As well as Davies, Slegg spoke to Sue Buckett, Southampton’s goalkeeper in that first final. One of three women shortlisted to start in goal because they also played netball, Buckett was selected as she was the tallest. With no previous goalkeeping experience, she taught herself with the aid of a manual created by Arsenal’s Bob Wilson, who himself would win the men’s FA Cup final the day before the first women’s final. Buckett went on to play in another ten Women’s FA Cup finals, saving two penalties and even being named as a substitute in the 1999 final at the age of 54.
Extensive research by Slegg will, for the first time, detail every goal scorer in the 50 matches from 1971 and reveals who holds the record for scoring most times in the final. “We had to go through all the old WFA newsletters, newspaper archives and view all the footage we could find”, explained Slegg. “Once we had confirmed every scorer, we could finally acknowledge that Pat Chapman definitely holds the record with ten goals in Women’s FA Cup finals.”
Chapman first played in the 1973 final for Southampton Women as a 16-year-old and went on to score ten goals including an astonishing six (another record) in their 8-2 victory over Queen’s Park Rangers in 1978. Slegg presented Chapman with a special Golden Boot to mark her achievement. Now in her sixties, she admitted that “I’m really proud of the record and I am really proud of what all the players of my generation went through to put women’s soccer on the map. I have some incredible memories of playing in the FA Cup final and it is tremendous to see what the competition has become today with finals at Wembley in front of big crowds.”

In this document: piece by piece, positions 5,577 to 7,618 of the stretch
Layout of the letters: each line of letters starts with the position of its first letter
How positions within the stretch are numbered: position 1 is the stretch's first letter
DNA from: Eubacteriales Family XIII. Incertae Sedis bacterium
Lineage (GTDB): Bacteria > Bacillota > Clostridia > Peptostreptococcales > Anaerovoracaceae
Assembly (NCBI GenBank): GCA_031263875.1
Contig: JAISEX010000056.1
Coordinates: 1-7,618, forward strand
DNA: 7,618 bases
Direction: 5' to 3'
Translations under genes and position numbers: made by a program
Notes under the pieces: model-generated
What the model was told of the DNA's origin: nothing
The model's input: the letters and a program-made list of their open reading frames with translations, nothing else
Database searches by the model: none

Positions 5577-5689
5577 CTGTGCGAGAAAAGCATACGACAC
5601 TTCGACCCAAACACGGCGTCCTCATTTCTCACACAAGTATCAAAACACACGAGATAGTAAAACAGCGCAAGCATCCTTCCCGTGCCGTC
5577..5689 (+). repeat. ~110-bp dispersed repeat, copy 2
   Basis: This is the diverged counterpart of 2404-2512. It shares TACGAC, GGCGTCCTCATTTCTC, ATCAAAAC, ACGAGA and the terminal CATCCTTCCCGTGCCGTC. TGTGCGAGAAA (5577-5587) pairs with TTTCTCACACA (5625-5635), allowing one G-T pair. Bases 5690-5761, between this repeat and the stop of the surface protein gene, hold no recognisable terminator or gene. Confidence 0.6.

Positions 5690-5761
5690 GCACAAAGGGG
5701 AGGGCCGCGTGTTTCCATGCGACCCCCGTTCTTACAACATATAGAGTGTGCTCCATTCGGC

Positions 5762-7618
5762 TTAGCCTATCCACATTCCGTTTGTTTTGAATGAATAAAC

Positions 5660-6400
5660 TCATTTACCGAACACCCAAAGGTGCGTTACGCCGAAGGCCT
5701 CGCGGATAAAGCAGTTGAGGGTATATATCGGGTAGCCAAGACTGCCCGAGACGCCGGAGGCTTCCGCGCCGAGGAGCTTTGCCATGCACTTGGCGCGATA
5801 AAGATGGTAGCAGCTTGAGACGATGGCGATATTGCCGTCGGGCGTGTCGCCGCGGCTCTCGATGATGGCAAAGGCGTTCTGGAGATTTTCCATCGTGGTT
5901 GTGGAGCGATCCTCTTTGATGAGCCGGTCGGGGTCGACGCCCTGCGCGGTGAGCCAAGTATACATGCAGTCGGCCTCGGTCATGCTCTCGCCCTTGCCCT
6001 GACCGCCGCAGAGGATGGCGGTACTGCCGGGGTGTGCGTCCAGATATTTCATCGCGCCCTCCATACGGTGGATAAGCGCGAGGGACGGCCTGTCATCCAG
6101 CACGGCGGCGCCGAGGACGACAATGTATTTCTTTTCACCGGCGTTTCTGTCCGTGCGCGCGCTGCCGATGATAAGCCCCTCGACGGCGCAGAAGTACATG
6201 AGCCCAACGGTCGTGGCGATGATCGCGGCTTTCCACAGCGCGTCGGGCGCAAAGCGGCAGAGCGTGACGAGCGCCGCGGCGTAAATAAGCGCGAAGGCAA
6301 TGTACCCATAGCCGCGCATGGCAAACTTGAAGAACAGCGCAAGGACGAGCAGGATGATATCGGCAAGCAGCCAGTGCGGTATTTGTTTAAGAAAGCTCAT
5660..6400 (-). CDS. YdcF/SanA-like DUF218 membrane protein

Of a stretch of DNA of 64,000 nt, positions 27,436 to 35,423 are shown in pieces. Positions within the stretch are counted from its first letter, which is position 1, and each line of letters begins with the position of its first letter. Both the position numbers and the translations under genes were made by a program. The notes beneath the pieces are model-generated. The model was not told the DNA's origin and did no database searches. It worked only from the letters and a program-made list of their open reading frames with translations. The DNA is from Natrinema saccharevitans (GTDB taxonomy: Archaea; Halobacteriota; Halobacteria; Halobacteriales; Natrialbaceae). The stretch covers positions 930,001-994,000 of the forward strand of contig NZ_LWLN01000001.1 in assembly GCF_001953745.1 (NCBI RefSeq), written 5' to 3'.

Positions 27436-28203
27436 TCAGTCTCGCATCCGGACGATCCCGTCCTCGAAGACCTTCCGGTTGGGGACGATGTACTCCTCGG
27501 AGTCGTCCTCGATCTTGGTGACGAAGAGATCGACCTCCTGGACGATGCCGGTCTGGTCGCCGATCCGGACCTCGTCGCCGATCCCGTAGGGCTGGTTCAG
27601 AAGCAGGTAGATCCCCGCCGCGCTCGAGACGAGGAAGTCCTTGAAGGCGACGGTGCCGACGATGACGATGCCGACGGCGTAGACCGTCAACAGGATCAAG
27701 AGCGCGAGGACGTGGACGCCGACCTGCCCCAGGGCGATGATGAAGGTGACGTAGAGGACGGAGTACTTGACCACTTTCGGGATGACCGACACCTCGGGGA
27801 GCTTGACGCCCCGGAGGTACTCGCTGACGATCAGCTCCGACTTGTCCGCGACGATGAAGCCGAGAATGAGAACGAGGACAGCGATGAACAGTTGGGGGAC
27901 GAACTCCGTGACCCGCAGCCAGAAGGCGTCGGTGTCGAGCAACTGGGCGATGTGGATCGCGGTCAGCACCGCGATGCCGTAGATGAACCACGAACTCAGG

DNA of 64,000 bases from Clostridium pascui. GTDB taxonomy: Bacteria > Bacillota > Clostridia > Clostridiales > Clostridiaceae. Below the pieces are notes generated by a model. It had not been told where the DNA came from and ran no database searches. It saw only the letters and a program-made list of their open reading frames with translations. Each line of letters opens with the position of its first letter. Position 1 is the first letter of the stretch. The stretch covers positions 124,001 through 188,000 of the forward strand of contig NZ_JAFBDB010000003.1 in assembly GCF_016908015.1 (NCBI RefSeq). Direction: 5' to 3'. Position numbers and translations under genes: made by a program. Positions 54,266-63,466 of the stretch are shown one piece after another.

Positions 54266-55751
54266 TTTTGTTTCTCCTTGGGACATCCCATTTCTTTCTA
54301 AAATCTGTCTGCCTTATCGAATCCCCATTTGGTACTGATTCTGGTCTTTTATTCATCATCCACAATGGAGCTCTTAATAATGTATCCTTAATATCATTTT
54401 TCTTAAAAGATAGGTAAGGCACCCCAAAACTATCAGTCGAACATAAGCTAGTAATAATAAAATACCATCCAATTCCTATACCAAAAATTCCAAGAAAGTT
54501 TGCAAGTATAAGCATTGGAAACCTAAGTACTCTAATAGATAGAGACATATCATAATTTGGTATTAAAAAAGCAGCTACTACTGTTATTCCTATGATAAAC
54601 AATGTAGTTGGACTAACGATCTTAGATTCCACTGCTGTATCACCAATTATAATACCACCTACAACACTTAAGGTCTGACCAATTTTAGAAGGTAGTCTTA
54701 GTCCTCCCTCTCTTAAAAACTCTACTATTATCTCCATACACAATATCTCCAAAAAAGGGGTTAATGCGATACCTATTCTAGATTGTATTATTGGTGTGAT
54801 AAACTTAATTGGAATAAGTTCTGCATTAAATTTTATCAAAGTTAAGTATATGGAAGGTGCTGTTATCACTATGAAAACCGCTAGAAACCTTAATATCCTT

In 1971, the match did not merit any coverage in the newspapers of the time. Slegg told me “the players’ recollection was that the result was read out on the BBC News, and that was all. A magazine called Goal carried a picture spread. Other than that, there wasn’t really any coverage. In the years beyond that, you would get brief highlights shown before the men’s Cup final in the late seventies. A Saturday morning series Swap Shop filmed a piece on the 1979 final. 1989 was a breakthrough moment – the first highlights program was shown on Channel Four.”
It was not until 2002 that the Women’s FA Cup final was broadcast live on the BBC. Slegg, who a year later was part of the production team covering the game, believes showing the game live was the biggest step forward in recognition for the competition. “Mary Phillip (who played for Fulham in that final) has said to me how big a deal that was. People started coming up to her, and fellow players, in supermarkets, on the street and actually recognized them. There was a television audience of about 2 million. If you put soccer on TV, people watch it. I think that was a massive moment actually, that game being live on BBC One.”